She went over and they chatted for a few moments. He asked her about her friend (that night, she had told him about the break up) and she asked if he’d been back to the north (that night, he had seemed to be missing it). She saw the looks the other girl gave her, a kind of feral ‘back off’, but couldn’t bring herself to care much. She was tired of fighting for a man. Next time, he’d have to fight for her.

She knew he knew how his companion felt. When they said goodbye, she read the regret in his eyes that they could not talk longer. He held out his hand and surprised, she took it. He shook it for only a moment; something sharp touched the inside of her fingers, and when he let go, her fingers instinctively curled around the piece of paper he had put in her hand.

Later, she opened it and stared at the numbers.

A mobile phone number.

She wondered what he meant by that: what did he want? Sex, love, friendship? All of those?

He had given her the choice, the ball was in her court: if she didn’t call, he’d never see her again.

But she called him. In the morning, when it was too late to still be in bed.

He picked up on the second ring, answering with a curt “Jack.”

She hesitated for a moment. Was it right to meet this man again, whom she had met only twice? Granted, she knew things about his life; random, but identifiable things. But still… was it the right choice?

“Hello?” He sounded impatient.

She found her voice again. “Uh, hi.”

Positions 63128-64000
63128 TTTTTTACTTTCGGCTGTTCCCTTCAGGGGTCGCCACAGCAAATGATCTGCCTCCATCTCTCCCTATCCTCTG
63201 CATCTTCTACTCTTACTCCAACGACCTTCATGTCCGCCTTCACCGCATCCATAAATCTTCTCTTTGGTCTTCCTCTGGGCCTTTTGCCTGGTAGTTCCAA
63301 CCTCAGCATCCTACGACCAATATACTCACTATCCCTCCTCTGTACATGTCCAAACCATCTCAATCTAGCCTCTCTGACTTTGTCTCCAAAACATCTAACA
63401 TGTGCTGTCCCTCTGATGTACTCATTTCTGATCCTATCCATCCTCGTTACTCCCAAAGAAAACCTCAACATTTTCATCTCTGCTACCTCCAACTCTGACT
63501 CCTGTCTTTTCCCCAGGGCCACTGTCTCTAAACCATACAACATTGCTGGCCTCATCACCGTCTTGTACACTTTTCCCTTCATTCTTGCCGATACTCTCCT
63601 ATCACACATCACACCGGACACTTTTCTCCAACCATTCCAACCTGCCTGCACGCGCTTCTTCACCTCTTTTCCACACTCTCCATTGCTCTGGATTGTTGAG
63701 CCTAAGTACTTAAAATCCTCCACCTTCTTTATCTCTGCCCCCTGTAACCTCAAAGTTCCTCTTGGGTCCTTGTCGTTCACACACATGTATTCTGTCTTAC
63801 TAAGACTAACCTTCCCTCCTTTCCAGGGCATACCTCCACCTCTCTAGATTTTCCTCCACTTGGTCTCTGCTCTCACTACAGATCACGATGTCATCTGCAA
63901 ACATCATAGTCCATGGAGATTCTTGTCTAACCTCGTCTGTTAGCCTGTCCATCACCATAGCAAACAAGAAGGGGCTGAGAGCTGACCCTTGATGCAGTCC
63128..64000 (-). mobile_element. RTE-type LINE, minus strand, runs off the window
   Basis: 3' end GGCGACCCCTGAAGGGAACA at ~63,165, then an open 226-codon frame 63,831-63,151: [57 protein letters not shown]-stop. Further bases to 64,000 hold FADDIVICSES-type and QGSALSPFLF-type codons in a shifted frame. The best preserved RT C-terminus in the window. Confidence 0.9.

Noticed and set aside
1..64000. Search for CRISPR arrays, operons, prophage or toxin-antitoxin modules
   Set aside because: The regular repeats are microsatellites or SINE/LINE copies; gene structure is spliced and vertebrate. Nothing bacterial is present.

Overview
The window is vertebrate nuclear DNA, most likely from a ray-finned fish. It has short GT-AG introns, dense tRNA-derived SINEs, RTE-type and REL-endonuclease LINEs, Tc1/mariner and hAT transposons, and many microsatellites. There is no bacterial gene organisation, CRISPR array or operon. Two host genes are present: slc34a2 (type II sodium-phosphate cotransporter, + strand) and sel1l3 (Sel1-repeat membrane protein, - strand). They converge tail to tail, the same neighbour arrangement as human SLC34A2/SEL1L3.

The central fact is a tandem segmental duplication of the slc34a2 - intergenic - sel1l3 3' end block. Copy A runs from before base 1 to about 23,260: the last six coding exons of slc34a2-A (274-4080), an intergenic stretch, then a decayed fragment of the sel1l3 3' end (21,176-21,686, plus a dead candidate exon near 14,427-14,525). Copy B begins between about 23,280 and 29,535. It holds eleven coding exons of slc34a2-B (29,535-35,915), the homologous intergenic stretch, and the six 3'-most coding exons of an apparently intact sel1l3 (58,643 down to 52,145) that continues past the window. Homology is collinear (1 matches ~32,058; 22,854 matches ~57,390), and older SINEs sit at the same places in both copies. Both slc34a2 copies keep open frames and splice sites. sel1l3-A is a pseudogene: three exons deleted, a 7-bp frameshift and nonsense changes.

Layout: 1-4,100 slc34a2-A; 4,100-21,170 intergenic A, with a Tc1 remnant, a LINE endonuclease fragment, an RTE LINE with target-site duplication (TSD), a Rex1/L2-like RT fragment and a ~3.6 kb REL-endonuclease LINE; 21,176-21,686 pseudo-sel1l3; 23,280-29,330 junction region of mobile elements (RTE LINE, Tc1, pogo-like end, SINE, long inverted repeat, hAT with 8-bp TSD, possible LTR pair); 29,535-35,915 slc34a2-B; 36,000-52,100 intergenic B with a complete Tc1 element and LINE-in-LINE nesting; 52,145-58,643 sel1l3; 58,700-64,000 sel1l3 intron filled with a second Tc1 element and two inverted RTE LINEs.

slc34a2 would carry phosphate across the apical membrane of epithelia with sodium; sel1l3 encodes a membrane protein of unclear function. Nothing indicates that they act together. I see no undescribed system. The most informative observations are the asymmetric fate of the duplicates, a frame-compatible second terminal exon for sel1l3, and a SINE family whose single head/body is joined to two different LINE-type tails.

Silence. “Carla?” he finally asked.

She nodded before she remembered he could not see her. “Yes,” she said.  “How are you?”

From there, it was easy to set a date for them to have lunch; just lunch, he assured her, no date. Good, she thought, We’re on the same page. She asked, in a desperately obvious attempt, if his girlfriend wouldn’t mind, and he chuckled darkly before saying she wasn’t his girlfriend anymore. She couldn’t stop the relief she felt.

When they met, she was surprised when she felt the first waves of attraction. How she noticed his eyes, his nose, his lips, his body… Damn, she thought, that was not what was supposed to happen.

But nothing happened. And they left, with e-mail addresses and he with her phone number, two hours later.

After that, they occasionally went out together. It was always just the two of them; they both felt like these meetings shouldn’t be shared, that their friends wouldn’t understand the relationship they had.

But it was never awkward. Never, except for that one time, when the time had come to leave and, in an impulse, she had kissed his cheek - still fighting off the inevitable, still trying to ignore the feelings that became stronger and stronger.

Did he know? She hoped he didn’t, but knew it was a slim chance. He was perceptive; he had shown her many times.